Two breakthrough performances came from Siena Plant as Tink and Lila Pramoj as Tiger Lily. Our collective memories know them as mild and benign characters. But in this version, they are far from it. Siena brought immense talent to play Tink as cantankerous, bolshy and downright stroppy. Her mischievous personality is littered with destructive tendencies and Siena grabbed the character by the wings and made her into her own; achieved by a great depth of character understanding.

Equally, Lila took Tiger Lily from the traditional meek and mild to an absolute warrior queen. Lila’s characterisation was superb; from stage fighting to eye-rolling, she visibly transformed on stage.

Importantly, when combined with Wendy, these three female characters form a triumvirate of femalehood that eventually sees them save the day. The audience felt this uplift as Brooklyn, Siena and Lila brought their characters together in an intense culmination.

Another successful triumvirate was formed between Tobi Akingbade as Slightly, Ivan Benham-Hermetz as Curly and Jack McAteer as Nibs, who offered great comic diversion, especially when meeting Wendy for the first time. Ned Frost was a lively and comic Tootles and together they made a suitably rag-tag group of Lost Boys.

Mimi Alalade-Blankson, Oscar Smith, Tilly Gale, Melissa Chee, and Lana Salami worked collectively as the Pirates with expressive performance; the eye twinkles, nods, and hand gestures embraced the stage and offered the audience a visual completeness to each scene.

Exemplary stagecraft

The cast had clearly worked hard on choreography, movement, and stage fighting. The fighting scenes were controlled and believable. The dancing and movement were both expertly performed with able talent and natural fluidity. This was exemplified by Satomi Brocklebank, Florence Williams, and Kirill Shashkov as the Crocodile and Peter’s Shadows. As the three expertly manoeuvred around the stage as one, the audience only needed to hear the steady “tick tock” to bring back childhood fears of the crocodile. Working in unison they created the illusion of Peter’s shadows to pronounced effect. It was a creatively unexpected yet triumphant depiction of both the Crocodile and the Shadows.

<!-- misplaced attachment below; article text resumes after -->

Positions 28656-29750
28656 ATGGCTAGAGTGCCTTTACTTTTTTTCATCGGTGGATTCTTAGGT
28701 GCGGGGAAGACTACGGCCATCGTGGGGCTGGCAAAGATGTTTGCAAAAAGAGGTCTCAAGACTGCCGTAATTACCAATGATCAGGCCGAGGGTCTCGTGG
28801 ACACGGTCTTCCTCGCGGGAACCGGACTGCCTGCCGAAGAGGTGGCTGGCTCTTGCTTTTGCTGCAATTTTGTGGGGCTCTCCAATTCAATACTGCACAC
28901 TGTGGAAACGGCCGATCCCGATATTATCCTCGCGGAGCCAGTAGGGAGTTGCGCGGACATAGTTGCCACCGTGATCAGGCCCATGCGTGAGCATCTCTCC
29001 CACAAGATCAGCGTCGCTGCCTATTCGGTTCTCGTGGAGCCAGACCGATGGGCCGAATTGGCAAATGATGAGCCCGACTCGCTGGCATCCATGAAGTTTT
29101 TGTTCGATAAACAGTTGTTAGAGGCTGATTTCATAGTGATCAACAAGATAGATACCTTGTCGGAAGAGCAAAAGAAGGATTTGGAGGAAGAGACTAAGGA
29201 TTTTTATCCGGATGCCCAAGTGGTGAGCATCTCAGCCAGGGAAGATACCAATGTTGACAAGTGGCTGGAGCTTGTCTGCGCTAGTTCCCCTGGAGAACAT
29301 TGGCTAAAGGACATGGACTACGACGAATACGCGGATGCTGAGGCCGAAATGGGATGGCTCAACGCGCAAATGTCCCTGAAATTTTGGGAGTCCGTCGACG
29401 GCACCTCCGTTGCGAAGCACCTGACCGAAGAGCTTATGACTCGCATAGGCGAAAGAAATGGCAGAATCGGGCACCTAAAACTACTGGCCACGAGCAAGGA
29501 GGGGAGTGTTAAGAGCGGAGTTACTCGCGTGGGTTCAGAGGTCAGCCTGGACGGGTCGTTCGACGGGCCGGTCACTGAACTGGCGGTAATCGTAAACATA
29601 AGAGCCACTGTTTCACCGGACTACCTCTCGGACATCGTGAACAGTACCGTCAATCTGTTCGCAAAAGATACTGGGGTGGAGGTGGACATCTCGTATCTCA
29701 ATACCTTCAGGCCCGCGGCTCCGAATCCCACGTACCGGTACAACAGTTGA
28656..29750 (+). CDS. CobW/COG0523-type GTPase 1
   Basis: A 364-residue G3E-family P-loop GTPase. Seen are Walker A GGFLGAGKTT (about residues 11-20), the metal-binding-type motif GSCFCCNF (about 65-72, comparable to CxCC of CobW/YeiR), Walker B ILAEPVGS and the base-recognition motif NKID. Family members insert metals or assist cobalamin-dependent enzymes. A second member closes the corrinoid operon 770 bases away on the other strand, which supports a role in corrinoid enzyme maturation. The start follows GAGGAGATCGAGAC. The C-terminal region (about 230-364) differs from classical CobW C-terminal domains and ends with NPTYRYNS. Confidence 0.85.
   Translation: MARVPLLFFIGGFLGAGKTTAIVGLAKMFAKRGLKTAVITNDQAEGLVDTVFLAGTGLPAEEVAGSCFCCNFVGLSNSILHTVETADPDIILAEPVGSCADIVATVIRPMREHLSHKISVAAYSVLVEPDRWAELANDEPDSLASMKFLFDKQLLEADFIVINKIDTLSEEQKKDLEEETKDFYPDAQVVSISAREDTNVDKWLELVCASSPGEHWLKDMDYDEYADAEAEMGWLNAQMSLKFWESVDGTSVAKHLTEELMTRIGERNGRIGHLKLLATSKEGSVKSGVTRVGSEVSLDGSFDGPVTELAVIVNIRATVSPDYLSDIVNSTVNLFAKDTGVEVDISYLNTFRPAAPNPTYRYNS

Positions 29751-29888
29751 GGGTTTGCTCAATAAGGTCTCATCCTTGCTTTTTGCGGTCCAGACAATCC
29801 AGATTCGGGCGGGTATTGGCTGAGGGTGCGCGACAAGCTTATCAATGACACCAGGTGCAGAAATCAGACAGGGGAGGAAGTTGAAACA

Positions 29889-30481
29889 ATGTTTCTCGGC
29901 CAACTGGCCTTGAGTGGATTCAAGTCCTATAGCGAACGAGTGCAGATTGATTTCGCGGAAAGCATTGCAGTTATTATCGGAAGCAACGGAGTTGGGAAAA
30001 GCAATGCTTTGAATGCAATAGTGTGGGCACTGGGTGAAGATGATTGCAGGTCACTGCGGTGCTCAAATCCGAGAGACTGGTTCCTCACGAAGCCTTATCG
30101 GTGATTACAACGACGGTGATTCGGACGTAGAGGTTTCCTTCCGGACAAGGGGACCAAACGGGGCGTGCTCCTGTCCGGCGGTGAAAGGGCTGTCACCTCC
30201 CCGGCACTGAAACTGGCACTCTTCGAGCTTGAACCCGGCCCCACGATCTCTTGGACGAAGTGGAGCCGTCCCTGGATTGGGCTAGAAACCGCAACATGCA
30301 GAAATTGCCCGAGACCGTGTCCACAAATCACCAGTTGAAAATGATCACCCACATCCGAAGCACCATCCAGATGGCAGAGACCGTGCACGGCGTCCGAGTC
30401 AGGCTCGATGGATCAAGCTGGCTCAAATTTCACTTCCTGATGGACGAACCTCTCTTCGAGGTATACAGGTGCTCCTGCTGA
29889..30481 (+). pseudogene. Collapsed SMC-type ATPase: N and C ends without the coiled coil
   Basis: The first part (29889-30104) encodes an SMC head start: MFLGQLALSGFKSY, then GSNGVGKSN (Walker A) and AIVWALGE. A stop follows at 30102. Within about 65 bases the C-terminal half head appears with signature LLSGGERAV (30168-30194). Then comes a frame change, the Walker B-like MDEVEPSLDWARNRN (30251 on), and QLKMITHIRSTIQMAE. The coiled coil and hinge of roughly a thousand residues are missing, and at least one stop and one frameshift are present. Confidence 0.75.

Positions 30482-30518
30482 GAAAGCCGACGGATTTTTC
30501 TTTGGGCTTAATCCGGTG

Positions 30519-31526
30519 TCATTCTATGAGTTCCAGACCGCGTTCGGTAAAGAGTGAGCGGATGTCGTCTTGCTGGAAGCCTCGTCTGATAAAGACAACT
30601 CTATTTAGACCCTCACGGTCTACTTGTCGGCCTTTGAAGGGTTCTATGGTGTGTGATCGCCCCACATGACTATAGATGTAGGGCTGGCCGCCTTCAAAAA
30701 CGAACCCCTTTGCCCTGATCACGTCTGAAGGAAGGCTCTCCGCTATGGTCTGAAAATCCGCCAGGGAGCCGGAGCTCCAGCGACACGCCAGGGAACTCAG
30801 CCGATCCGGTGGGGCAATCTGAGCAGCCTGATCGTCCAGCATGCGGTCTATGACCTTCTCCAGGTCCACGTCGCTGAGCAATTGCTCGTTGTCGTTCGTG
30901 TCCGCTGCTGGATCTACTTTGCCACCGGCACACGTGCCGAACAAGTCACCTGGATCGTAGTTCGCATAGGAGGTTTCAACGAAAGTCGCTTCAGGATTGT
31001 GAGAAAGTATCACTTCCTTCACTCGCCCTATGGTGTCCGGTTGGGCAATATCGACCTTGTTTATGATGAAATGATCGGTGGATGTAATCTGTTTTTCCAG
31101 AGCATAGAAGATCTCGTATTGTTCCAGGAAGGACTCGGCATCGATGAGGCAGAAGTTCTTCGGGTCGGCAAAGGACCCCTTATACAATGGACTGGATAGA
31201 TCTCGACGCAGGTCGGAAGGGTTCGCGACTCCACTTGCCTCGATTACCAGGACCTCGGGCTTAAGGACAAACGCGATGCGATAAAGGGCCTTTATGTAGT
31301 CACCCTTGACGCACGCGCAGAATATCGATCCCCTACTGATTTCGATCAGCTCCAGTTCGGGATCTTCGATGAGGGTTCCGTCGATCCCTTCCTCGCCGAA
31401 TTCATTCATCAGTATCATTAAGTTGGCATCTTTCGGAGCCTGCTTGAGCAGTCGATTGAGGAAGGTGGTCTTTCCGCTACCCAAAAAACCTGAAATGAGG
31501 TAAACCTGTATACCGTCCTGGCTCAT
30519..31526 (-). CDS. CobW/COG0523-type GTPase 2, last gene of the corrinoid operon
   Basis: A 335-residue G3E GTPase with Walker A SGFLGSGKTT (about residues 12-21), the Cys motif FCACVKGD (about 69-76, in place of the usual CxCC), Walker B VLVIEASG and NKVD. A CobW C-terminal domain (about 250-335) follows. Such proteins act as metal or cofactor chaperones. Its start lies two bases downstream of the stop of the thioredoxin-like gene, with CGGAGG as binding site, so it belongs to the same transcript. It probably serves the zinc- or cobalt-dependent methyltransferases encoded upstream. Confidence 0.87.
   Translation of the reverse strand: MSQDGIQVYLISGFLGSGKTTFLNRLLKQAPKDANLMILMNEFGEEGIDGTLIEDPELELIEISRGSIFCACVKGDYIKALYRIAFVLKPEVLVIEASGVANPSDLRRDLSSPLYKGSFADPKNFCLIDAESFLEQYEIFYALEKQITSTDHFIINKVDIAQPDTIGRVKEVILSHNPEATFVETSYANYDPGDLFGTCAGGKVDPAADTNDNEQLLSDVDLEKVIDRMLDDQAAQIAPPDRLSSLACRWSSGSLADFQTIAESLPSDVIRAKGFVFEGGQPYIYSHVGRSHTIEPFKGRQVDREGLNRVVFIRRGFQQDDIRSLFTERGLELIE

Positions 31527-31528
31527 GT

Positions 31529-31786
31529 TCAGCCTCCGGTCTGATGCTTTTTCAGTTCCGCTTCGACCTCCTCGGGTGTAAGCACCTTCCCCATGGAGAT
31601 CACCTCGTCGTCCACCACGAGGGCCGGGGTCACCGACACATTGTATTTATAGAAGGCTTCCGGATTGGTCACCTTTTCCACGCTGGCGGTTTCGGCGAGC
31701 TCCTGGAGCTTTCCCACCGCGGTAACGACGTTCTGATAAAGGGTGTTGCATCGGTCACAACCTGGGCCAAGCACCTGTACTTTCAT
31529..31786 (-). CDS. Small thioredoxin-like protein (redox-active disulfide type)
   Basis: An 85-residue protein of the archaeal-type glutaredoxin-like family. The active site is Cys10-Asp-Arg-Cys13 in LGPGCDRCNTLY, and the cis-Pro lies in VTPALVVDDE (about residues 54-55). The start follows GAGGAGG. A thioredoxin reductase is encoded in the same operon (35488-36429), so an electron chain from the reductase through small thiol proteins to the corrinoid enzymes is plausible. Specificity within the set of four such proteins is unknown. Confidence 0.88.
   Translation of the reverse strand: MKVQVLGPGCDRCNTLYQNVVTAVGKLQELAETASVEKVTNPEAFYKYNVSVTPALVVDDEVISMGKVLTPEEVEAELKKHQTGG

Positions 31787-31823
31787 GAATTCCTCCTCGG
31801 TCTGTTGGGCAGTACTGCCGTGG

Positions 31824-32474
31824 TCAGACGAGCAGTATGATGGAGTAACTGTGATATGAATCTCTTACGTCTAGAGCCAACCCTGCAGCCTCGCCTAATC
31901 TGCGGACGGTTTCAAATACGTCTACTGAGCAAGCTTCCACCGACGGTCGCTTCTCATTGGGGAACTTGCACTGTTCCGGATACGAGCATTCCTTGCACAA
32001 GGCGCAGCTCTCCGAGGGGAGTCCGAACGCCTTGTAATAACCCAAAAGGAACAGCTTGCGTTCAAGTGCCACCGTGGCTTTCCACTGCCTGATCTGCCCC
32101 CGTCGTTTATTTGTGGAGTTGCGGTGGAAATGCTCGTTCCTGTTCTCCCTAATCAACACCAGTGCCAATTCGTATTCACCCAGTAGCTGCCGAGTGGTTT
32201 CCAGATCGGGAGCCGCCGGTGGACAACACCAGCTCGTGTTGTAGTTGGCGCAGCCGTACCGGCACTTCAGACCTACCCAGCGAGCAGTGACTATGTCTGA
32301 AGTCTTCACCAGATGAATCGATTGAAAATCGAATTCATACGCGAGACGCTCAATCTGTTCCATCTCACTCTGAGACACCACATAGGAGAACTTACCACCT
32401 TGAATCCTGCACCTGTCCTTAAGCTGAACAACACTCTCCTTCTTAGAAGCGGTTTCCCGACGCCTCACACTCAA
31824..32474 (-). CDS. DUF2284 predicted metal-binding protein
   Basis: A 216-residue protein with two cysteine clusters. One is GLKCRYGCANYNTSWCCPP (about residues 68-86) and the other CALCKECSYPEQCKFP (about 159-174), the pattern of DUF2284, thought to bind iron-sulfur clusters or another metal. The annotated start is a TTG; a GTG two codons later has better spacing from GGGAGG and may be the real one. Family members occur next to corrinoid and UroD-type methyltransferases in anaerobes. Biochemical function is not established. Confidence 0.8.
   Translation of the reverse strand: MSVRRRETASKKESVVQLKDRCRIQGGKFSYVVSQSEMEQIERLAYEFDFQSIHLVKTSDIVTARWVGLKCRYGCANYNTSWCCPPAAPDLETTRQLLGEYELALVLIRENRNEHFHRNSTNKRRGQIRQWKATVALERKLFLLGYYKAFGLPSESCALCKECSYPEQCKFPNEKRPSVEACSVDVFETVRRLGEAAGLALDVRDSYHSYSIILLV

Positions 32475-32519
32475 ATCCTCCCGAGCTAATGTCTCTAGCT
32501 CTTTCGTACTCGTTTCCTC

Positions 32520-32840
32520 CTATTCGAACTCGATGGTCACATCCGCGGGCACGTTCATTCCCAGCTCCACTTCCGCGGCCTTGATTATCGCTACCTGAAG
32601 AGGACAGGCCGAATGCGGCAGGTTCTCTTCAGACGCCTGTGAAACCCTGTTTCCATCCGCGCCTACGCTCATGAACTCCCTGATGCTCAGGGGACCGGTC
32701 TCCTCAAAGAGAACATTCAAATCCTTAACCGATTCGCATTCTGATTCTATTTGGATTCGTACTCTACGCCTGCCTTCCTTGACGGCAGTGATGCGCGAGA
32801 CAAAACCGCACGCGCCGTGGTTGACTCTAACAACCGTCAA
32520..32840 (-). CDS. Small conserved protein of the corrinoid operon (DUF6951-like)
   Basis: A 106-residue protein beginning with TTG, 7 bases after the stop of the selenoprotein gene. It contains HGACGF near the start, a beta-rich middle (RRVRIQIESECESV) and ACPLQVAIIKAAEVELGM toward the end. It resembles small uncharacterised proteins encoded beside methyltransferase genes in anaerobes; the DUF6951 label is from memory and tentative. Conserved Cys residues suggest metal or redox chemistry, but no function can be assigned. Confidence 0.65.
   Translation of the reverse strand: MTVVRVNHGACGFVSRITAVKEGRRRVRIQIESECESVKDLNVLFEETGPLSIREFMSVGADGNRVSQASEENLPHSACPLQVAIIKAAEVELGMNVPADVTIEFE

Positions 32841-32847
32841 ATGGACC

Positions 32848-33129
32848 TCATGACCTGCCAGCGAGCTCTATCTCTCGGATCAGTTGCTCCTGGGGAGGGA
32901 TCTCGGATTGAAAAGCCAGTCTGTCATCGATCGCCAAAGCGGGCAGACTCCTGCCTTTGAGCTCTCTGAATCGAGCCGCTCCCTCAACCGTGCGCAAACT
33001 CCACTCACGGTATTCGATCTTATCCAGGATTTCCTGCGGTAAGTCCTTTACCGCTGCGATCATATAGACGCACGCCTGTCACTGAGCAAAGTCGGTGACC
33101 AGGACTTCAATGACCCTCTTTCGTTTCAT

The set was imaginatively formed with fold-out flats against a box section that allowed for set changes and added height to the stage. A strong crew team of Elisa Chaplin, Ines Lonardo, Aditi Sharma and Qinan Yang were ably led by stage manager Yasmin Canty. The prop and set creation for the production was also aided by Maya Bristow, Catherine Anderson, Rebecca Jensen, Elyanna Oyediran and Imogen Stoles-Ollett. Working with our professional tech team, Ethan Catterall provided inspired music, lighting, and sound management that encapsulated the play’s spirit in its entirety.

This triumphant cast skilfully knitted the scenes together to deliver a meaningful collaborative experience. The transparency of emotional content that they offered was delivered with respect for the script but with a theatrical flourish that entertained and committed us to watch them with admiration and awe. For many, this is the start of their theatrical careers at the College, and we can only offer them hearty Fair Winds and Following Seas as they begin the next phase of their journey.